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Power: energy transfer per time, without mass displacement?

  1. Oct 31, 2015 #1
    The classical definition of power is the rate of work per unit time, and the usual definition of work requires a mass to be displaced. However, power is alternatively stated as the rate of the transfer of energy. Now, suppose for example that one abstractly considers a light beam (without measuring it). Energy is being transferred in space without any massive object being displaced. So can we talk about the power of the photon?
    Thanks.
     
  2. jcsd
  3. Oct 31, 2015 #2

    russ_watters

    User Avatar

    Staff: Mentor

    The way you described the photon does not suggest a way to use power to describe it. Photons have energy, but to get power from energy, you need time. So that would need to be something like photons per second (at a given energy).
     
  4. Oct 31, 2015 #3
    OK, let me expand my description. Let us consider a field over an interval of time and a volume of space. There may be energy transfer without massive particle displacement.
     
  5. Oct 31, 2015 #4
    Moving a mass is only one way of doing work, or giving energy to a system. There are plenty of examples where other forms of energy exist, such as electric energy. A battery which drives a current through a circuit provides energy, and if that energy is provided over a certain time period, then the power is that energy divided by the time. No matter is being transported.
     
  6. Oct 31, 2015 #5
  7. Oct 31, 2015 #6

    anorlunda

    Staff: Mentor

    Electrical power is voltage times current. Is that what you are thinking of?

    Edit: we also transmit power wirelessly as in a radio transmitter and receiver.
     
  8. Oct 31, 2015 #7
    Thank you, Chandra Prayaga, nasu and anorlunda. Chandra Prayaga and anorlunda are talking about electrical power, which transmits energy by the displacement of electrically charged particles, which are massive (which, again, goes back to the definition supplied by nasu, which talks of power in terms of energy being used; i.e., to move a (massive) body. ) For example, when we talk of transmitting power wirelessly, we are considering not only the photons moving between transmitter and receiver, but also the actions at the transmitter and receiver, where electrons are being moved. This still does not answer my original question: if the energy is not translating a mass during a certain interval of time, can we still talk of power?
    To be specific, I am unsure of four separate cases: (1) considering a photon which is neither absorbed or emitted in a given time interval, or (2) potential energy, or (3) the absorption or emission of a photon by an electron around an atom in which the atom does not move but the energy level of the electron changes (although I am not sure that this is possible -- one refers to the energy level change in chemical reactions, but don't the atoms move, even if a tiny amount, to conserve momentum?) or (4) a quantum state which is not measured but changed by a gate in a quantum computation.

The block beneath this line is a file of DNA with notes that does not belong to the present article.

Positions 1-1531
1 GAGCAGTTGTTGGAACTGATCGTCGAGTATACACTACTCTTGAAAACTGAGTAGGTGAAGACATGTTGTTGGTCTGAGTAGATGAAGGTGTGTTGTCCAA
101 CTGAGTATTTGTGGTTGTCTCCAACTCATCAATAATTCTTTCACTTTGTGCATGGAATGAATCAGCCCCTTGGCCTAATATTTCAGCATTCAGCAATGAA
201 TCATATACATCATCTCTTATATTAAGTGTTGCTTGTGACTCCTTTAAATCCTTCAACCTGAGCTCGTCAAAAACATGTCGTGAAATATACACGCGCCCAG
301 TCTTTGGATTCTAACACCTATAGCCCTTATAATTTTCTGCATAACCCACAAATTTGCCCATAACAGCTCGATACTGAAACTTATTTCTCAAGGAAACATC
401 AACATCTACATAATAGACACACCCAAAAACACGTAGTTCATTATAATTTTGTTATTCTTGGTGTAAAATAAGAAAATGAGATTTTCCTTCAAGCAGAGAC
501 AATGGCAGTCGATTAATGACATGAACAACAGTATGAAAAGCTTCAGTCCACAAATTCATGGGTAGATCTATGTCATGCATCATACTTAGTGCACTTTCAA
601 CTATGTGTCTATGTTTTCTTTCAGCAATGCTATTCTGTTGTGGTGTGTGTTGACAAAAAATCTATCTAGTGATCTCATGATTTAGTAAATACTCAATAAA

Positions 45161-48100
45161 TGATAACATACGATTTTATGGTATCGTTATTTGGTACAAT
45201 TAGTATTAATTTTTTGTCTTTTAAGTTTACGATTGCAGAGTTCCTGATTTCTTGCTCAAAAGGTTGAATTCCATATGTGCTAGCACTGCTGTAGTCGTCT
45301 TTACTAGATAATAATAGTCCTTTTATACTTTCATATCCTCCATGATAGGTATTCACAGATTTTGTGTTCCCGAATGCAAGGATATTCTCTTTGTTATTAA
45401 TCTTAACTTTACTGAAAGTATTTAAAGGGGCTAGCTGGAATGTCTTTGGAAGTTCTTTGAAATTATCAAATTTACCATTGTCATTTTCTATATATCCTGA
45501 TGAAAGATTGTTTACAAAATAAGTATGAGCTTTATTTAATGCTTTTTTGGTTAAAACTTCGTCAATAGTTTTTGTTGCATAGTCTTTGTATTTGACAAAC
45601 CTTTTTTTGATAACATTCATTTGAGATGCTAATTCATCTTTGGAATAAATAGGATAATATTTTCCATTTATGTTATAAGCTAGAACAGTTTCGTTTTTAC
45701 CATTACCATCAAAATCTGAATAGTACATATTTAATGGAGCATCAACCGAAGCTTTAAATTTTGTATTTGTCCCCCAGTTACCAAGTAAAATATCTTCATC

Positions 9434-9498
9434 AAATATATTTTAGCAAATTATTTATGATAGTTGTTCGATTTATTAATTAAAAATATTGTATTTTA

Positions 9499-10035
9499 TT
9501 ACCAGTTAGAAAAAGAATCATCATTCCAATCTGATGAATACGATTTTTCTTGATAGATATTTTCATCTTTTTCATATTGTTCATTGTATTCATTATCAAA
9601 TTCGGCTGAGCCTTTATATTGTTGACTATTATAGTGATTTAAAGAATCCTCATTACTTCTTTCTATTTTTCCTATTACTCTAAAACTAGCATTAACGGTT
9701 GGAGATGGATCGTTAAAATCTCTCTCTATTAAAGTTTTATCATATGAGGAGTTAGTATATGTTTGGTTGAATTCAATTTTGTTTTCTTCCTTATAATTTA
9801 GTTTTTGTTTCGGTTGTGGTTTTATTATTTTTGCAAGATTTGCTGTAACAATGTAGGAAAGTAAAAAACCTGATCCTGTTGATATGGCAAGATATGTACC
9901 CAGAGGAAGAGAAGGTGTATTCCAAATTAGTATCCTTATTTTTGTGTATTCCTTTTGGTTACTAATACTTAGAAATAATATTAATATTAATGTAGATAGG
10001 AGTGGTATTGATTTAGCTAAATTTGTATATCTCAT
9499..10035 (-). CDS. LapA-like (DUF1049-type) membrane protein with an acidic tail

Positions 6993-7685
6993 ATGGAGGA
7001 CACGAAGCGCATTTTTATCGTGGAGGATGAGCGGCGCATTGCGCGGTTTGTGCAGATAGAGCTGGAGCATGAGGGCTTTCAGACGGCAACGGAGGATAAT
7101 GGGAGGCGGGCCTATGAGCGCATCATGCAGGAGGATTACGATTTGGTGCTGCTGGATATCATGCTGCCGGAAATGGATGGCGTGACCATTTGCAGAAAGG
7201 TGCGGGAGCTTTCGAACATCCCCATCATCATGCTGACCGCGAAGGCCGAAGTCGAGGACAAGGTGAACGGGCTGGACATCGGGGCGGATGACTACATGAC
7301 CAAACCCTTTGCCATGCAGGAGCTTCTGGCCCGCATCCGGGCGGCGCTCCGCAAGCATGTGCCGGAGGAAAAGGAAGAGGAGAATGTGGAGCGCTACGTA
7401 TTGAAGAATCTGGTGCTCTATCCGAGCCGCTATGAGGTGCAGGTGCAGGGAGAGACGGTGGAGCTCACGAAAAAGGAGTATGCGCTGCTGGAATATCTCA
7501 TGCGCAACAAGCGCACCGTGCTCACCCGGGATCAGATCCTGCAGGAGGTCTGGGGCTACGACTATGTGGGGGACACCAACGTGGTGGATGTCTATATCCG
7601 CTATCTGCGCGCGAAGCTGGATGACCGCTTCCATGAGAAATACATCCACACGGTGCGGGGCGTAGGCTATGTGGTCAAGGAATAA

Thanks again.
     
  9. Nov 1, 2015 #8

    anorlunda

    Staff: Mentor

    A photon has no rest mass. However, it does carry both energy and momentum. That is true no matter what test case you invent.

    Also, the drift motion of electrons in electric circuits does not contribute significantly to the energy transferred. It is a common misconception to think of them as massive particles with significant kinetic energy.
     
  10. Nov 1, 2015 #9
    Thank you, anorlunda. My impression is that you are saying that electric power is due to the movement of charge, not the movement of electrons, hence one can speak of power not necessarily from the point of kinetic energy. Correct? Also, that a free photon then is a similar case, so that the power is just the amount of energy per second that would pass a fixed point: no mass is involved. Am I following you?
    My question arises from Wikipedia's definition of power as "the rate of doing work. It is equivalent to an amount of energy consumed per unit time" whereby work is (still Wiki) done by a force "when acting on a body" and "consumed" is assumed to mean absorption and/or emission. I know Wikipedia is not the best place to learn physics, but would you then disagree with Wikipedia's definitions?
    Thank you for your comments; they are helping me to clarify these concepts.
     
  11. Nov 1, 2015 #10

    anorlunda

    Staff: Mentor

    A photon has energy ##hf##. If one photon per second moves past, then the power is ##hf/second##.

    Edit: Wikipedia is correct. Work has units of energy. Power has units of energy/time. Think of work in foot pounds, and horsepower in foot pounds per second.
     
  12. Nov 1, 2015 #11
    Thanks again, anorlunda. Your first two sentences
    satisfactorily answered my main question.
    About your edit:
    [besides the fact that I think more in Newton-metres than foot pounds (when is America going to change to the metric system?:rolleyes:)] just because two quantities have the same units do not make them identical; work is not the same as energy. My point was that Wiki's definitions seem to imply that power is due to either work being done on a body (not simply energy being transferred in spacetime) or by absorption/emission, but your example of the change with respect to time of the electromagnetic field at a point does not fit either one of these. So either Wiki's definitions or my logic are incomplete.
     
  13. Nov 1, 2015 #12

    anorlunda

    Staff: Mentor

  14. Nov 1, 2015 #13

    Dale

    Staff: Mentor

    Yes, this is what is described by the Poynting vector. It represents the density of power transferred from one location to another through the EM fields.
     
  15. Nov 1, 2015 #14
    Thank you, anorlunda and DaleSpam
     
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